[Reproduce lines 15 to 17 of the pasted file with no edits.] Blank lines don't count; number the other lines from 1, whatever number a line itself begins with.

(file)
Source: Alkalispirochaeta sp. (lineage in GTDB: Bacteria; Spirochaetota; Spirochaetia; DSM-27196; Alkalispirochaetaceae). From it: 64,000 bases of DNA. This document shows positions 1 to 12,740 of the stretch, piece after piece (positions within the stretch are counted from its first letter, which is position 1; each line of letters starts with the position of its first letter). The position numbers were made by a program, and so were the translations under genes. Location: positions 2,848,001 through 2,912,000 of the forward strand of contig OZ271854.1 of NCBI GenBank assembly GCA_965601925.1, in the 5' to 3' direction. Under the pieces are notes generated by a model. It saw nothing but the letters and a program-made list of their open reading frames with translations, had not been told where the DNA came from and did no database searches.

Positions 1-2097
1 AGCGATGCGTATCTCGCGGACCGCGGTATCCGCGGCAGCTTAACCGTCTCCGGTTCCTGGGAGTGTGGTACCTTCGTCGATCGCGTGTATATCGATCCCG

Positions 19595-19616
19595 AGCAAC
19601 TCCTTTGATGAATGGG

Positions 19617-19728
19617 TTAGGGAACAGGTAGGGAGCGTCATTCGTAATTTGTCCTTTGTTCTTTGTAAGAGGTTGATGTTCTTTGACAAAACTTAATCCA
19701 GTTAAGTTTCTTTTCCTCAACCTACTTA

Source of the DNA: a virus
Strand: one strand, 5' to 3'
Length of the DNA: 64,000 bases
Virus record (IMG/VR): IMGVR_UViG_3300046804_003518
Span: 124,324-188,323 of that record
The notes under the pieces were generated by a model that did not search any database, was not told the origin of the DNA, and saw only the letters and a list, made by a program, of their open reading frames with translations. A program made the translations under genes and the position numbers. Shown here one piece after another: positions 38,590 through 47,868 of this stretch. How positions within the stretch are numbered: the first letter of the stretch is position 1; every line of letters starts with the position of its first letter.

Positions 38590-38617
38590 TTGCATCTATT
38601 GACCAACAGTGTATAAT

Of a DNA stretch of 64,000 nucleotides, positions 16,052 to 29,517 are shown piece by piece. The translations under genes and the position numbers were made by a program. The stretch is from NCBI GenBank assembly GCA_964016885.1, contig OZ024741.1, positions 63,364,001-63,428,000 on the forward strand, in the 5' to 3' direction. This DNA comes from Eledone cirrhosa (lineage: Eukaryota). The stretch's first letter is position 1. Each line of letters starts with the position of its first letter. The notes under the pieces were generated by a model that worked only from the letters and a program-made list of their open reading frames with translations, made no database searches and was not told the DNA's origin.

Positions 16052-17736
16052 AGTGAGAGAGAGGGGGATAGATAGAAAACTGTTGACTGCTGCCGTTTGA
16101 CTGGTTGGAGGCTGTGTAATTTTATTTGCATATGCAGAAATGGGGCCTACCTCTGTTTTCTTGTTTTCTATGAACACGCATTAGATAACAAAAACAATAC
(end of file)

The notes under the pieces were generated by a model that did not search any database, was not told the origin of the DNA, and saw only the letters and a list, made by a program, of their open reading frames with translations. A program made the translations under genes and the position numbers. Shown here one piece after another: positions 38,590 through 47,868 of this stretch. How positions within the stretch are numbered: the first letter of the stretch is position 1; every line of letters starts with the position of its first letter.

Positions 38590-38617
38590 TTGCATCTATT